Sometimes I think physical labor is a lost art.
We’ve become so used to modern conveniences, that some people don’t even have to leave their bed to earn a living. Our industrialized culture has made life easier with the development of time-saving and labor-saving technologies, but it has also limited (and sometimes eliminated) the need to exert physical effort.
Instead of walking, we drive. Instead of harvesting vegetables from our garden, we have them delivered to our doorstep. Instead of caring for our own property, we hire landscapers. And all so we can spend more time at the office.
After running errands on Saturday morning, my husband and I worked in the yard until dusk. We made repairs to outdoor buildings, hauled mulch and straw, and finished up various home projects that had been lingering on the to do list. (And let me tell you, bending and crouching at nearly 40 isn’t as much fun as it was when I was 20.)
By the end of the day, though, we were completely exhausted. Everything hurt and we looked like zombies clinging to the handrail as we climbed the stairs to bed.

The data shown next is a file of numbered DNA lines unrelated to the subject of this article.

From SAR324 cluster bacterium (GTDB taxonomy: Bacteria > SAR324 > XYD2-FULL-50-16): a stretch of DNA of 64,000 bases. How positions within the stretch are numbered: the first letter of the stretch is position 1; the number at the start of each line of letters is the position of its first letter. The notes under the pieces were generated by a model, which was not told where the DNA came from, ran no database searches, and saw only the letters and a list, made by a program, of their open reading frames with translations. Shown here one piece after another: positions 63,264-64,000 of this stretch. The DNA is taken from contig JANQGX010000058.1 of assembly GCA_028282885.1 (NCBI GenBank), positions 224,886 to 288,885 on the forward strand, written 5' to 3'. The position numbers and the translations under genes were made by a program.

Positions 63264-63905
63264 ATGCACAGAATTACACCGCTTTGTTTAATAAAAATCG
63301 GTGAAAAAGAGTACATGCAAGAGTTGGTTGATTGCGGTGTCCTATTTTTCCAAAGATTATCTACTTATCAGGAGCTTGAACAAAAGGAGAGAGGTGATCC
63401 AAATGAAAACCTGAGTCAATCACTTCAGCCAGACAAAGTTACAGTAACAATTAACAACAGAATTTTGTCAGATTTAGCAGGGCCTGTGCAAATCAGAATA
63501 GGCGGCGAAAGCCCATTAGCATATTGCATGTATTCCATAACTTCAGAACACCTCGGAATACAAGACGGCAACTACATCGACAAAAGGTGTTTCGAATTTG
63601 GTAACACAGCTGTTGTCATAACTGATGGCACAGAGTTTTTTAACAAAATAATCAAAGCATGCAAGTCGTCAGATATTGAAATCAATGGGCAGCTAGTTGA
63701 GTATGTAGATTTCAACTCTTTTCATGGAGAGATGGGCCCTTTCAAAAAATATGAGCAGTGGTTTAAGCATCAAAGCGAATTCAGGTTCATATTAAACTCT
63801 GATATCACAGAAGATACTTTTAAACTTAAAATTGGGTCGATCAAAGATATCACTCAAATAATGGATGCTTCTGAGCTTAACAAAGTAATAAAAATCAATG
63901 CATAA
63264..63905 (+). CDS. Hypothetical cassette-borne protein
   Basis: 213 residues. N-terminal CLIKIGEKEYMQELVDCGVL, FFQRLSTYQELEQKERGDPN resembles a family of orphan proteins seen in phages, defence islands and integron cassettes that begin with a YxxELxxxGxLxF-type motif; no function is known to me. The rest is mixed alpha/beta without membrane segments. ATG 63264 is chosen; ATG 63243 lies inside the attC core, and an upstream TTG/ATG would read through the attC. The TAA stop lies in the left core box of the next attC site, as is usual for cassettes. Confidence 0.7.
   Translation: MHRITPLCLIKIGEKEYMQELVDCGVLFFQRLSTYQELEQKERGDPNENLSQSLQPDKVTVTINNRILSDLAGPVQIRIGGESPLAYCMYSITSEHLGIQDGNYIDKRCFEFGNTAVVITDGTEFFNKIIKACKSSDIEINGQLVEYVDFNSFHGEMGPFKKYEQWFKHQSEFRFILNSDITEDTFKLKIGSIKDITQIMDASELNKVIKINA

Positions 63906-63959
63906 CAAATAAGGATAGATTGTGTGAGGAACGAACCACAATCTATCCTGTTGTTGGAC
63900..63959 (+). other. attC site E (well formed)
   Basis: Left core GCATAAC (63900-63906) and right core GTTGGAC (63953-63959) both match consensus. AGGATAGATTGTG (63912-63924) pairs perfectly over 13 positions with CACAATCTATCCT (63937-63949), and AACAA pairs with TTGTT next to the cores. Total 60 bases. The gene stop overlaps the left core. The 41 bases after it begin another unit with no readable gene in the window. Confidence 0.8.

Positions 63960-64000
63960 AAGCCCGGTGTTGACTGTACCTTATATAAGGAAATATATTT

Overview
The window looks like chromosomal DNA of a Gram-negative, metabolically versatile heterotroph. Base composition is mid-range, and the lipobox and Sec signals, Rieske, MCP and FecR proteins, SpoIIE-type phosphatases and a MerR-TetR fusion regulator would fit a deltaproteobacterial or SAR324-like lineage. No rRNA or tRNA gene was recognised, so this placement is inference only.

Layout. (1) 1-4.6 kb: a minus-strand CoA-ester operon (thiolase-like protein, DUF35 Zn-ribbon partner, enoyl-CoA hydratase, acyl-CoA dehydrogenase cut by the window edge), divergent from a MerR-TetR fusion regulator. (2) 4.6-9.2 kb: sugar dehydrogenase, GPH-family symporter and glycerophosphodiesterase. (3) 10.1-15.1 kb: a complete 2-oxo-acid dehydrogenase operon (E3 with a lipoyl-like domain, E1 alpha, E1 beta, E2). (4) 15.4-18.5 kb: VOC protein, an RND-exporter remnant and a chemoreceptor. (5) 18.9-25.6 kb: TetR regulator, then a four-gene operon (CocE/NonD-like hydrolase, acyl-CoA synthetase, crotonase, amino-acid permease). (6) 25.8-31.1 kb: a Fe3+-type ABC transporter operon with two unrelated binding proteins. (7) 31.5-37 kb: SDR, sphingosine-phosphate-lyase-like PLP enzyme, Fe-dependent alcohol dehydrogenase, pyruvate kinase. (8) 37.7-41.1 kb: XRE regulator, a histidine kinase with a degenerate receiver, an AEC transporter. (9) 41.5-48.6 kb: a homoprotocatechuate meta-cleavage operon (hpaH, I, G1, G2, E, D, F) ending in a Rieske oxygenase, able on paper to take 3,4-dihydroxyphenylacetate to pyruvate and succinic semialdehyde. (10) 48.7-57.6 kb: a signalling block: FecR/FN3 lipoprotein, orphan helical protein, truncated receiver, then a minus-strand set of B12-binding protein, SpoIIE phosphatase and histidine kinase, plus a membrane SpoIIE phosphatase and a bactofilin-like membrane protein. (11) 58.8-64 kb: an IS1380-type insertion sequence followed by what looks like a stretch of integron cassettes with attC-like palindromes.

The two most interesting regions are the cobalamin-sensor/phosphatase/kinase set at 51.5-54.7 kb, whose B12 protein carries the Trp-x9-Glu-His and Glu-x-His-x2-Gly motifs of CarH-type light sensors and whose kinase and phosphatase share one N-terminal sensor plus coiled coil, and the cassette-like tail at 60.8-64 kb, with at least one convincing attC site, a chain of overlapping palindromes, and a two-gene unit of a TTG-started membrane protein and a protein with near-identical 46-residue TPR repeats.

We slept like babies.
Oddly, the physical exertion felt good. As much as my body ached, it also felt really good–better than any gym workout I’ve ever experienced. Perhaps it was because I accomplished something of value. Perhaps it was because spending time outside in nature was emotionally therapeutic. Or perhaps it was because it also allowed me to spend some quality time with my husband.
Maybe it was a combination of things. Either way, it seems that physical exhaustion is underrated.
The physical activity reminded me that my body was designed for exertion. It was designed to move, and to accomplish meaningful things.